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MAKE RIDING A PLEAS
URE ON LOW PRESSURE
JACK CORDS.
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They carry approximately
twenty per cent less air than
other standard'tires thereby
prolonging the life of y° ul
car and reducing repair bill»
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Ask The Man Riding Them
Grangeville Service Station
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nmr-zamsz.
M. G. 4—H. CLUB
The M. G. 4-H. Club held the regu
lar business meeting at the home of
Mrs. Zumwalt immediately after
school Wednesday. Reports of work
accomplished at home by members
during the week were recorded by
the secretary. A general discussion
of fair prizes and money earned by
the girl's stand during the fair prov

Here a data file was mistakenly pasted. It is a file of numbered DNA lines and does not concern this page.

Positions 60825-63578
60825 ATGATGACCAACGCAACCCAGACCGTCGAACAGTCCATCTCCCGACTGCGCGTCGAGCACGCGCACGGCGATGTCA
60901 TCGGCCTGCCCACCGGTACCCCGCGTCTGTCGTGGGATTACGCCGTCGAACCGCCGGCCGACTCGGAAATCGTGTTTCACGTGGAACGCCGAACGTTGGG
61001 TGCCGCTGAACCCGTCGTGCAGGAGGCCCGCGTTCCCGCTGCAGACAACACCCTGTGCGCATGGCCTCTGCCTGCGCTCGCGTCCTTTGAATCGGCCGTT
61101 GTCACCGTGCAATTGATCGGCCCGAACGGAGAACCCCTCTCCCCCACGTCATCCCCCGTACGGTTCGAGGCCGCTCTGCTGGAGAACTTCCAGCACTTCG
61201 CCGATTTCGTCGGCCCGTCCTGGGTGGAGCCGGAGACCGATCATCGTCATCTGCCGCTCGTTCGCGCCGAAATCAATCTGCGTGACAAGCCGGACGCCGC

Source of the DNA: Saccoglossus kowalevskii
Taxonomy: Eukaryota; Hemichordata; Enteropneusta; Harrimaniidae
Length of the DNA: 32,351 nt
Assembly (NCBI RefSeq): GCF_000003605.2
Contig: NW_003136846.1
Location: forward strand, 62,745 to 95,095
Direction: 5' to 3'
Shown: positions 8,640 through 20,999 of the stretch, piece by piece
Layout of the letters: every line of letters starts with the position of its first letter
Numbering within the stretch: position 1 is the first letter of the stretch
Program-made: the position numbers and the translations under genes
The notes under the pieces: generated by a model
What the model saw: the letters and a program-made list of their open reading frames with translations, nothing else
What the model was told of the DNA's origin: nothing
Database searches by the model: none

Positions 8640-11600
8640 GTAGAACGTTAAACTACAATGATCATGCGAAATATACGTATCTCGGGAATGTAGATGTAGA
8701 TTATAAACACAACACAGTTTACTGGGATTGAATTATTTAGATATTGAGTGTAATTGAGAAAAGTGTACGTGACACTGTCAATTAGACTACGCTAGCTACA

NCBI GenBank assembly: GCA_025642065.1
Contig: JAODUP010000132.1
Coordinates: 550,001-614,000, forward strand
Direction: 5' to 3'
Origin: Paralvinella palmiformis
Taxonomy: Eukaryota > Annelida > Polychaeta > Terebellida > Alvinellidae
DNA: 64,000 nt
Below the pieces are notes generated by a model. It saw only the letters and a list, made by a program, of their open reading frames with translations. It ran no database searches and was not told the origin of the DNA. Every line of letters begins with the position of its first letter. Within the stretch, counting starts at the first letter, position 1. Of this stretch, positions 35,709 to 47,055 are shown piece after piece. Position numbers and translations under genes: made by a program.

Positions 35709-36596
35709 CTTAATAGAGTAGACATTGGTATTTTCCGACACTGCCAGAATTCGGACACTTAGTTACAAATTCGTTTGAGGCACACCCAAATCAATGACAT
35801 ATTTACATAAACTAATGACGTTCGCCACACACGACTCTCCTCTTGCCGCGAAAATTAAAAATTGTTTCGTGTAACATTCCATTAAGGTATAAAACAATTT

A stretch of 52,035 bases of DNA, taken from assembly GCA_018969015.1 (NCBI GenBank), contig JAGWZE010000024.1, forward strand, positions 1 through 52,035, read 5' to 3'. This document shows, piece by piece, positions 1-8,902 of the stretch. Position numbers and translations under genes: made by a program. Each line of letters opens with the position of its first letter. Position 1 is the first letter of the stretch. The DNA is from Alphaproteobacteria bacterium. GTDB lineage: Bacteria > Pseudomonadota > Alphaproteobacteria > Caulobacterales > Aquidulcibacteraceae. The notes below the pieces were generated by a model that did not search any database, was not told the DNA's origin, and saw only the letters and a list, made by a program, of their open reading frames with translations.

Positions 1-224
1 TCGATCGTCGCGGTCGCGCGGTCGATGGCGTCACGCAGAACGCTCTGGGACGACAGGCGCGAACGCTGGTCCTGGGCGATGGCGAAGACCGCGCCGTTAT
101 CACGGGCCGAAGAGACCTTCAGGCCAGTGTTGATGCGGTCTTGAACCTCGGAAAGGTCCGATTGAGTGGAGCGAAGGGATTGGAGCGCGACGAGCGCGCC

ed the chief topic of the meeting.
A list of prizes received by club
members will be found on another
page of this issue.
The girls were pleased with the
specials from Cottonwood and the in
terest of Cottonwood business men in
the club.
A neat profit was made by the
club ice cream stand during the fair.
The profit was placed in a bank for
future use. The club wishes to ex
press gratitude to T. S. Jackson and
O. T. Lingo for aid given. Also to
the fair Association, the Model groc
ery, and all others who aided them
In their work.
Mr, Everly, the new club leader
in Grangeville for the fair. Mr.
has received
a scholarship and will accept it.
His loss is regretted by the girls.
While the girls have not succeeded
as they mean to yet, they have made
a creditable showing for their first
year's work. They had no county
agent to direct their work and f«l
that they have done well.
was
Stone, former leader,
Of all sad words that in memory
bum. The saddest are these, "I niove
we adjourn."